This year, only 22% of voters came from colleges and universities, hence the Top 200 list is therefore skewed towards workplace learning. So in order to identify where and how the tools are being used in Higher Education you will want to look at the Top 100 Tools for Higher Education (EDU100) – the digital tools used by educators and students in colleges and universities.  Click on the link, or on the picture below to get to the full “education” list.

Picture of the Top Tools for Learning 2019

Voting for the Top Tools for Learning 2020 (the 14th Annual Digital Learning Tools survey) will open in Spring 2020.

Thank you for reading the Faculty Learning Corner, and I’ll see you next week for the last post of 2019!!!

12. Image Principle

The Image Principle says that people do not necessarily learn better from a multimedia lesson when the speaker’s image is added to the screen.

This is definitely an area that needs more research.   So what are the pros and cons of adding the speaker’s image?

On one hand, we know how important teacher presence is.  Students need teacher presence to help develop the social partnership that enhances deep learning. Mel Aclaro, in the video below, makes a pretty compelling argument.

Screencasting Q&A – Why use “picture-in-picture”? (3:53)

On the other hand, adding the instructors face in the presentation, as a picture-in-picture image, could create a split attention issue, where the learner is actually trying to watch the presentation and the teacher at the same time.  In addition, having the instructor’s image, which does not contain any pedagogically relevant information, is extraneous to the presentation.  This means that working memory is taxed and deep learning might not occur.

In a series of studies the image principle was tested, not just with a picture of the person giving a presentation, but also with animated narrators.  The findings were inconclusive.

Instances where an image seems to promote learning would be when it is used to actually point to a relative portion of the graphic (signaling principle) while on the screen.  This reduces cognitive load by showing the learner where to look on the screen.

To finish up, when it comes to on-line agents, you may wonder (If you remember Microsoft Office 97), “What ever happened to Clippy?”  Here is a fun video showing the history of one of the most famous on-line agents.

Whatever Happened to Clippy?  (10:57)

I hope you’ve enjoyed this series of posts on Multimedia Principles.  Have a great weekend and I’ll see you next week!!

Aclaro, M. (2013, July 21). Screencasting Q&A – Why use “picture-in-picture”? Retrieved November 19, 2019, from https://www.youtube.com/watch?v=bmpQeBe7xJQ.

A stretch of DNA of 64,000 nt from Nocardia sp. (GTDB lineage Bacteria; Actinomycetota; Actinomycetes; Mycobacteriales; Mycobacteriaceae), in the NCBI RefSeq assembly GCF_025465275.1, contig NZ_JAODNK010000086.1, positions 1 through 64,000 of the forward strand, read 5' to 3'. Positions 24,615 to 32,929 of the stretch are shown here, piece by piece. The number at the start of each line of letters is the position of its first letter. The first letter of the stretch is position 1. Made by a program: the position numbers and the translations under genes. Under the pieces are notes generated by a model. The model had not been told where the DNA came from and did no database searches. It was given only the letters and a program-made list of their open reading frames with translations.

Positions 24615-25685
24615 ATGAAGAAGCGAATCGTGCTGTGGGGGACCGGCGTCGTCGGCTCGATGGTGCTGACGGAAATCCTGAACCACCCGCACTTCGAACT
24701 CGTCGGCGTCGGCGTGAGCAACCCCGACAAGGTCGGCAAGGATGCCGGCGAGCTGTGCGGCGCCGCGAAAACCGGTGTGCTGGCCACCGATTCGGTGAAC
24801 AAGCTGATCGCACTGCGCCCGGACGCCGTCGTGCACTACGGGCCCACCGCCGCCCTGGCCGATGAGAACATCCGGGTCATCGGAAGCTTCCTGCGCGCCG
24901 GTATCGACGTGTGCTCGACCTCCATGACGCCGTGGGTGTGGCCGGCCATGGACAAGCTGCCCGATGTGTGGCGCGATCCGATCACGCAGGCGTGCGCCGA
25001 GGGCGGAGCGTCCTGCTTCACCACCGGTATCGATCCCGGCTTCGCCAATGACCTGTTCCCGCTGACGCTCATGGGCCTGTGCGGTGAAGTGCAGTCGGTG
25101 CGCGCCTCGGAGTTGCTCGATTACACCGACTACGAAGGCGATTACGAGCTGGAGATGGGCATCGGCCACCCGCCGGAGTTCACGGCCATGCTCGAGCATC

Mayer, R. (2014). The Cambridge Handbook of Multimedia Learning, Second Edition. New York City: Cambridge University Press.

Whatever Happened to Clippy? (2018, August 11). Retrieved November 19, 2019, from https://www.youtube.com/watch?v=ZnZ7AFiebys.

11. Voice Principle

Last week we looked at the Personalization Principle, and found that a speaker with a conversational style will have more impact on learning than a formal style presentation.  Today we are going to dive into this a bit more with the voice principle.  The Voice Principle means that we learn more deeply when being spoken to in a friendly human voice than a machine voice.

It also means to not speak as if you are a machine.  Do you remember the following teacher from the movie “Ferris Bueller’s Day Off?”

“Anyone, anyone” (1:15)

A friendly human voice conveys the idea that someone is speaking directly to you, and because of this, gives you a sense of social presence.  In related studies it was shown that humans are “wired for speech” and that even getting a “bored” human voice could negatively affect how well the students learn.

This was number 11 of our 12 part series.  Next week we will conclude with the Image Principle.  I hope you’ve enjoyed this series on Multimedia Principles.  Have a very Happy Thankgiving and thanks for reading!! Enjoy the long weekend!

“Anyone, anyone” teacher from Ferris Bueller’s Day Off. (2011, December 29). Retrieved November 18, 2019, from https://www.youtube.com/watch?v=uhiCFdWeQfA.

Mayer, R. (2014). The Cambridge Handbook of Multimedia Learning, Second Edition. New York City: Cambridge University Press.

10. Personalization Principle

The Personalization Principle means that conversational style is better than formal style.  Below is a video to introduce you to the principle – The first part of the video will make you want to turn it off, but keep watching – it starts with what not to do!!

The Personalization Principle (4:43)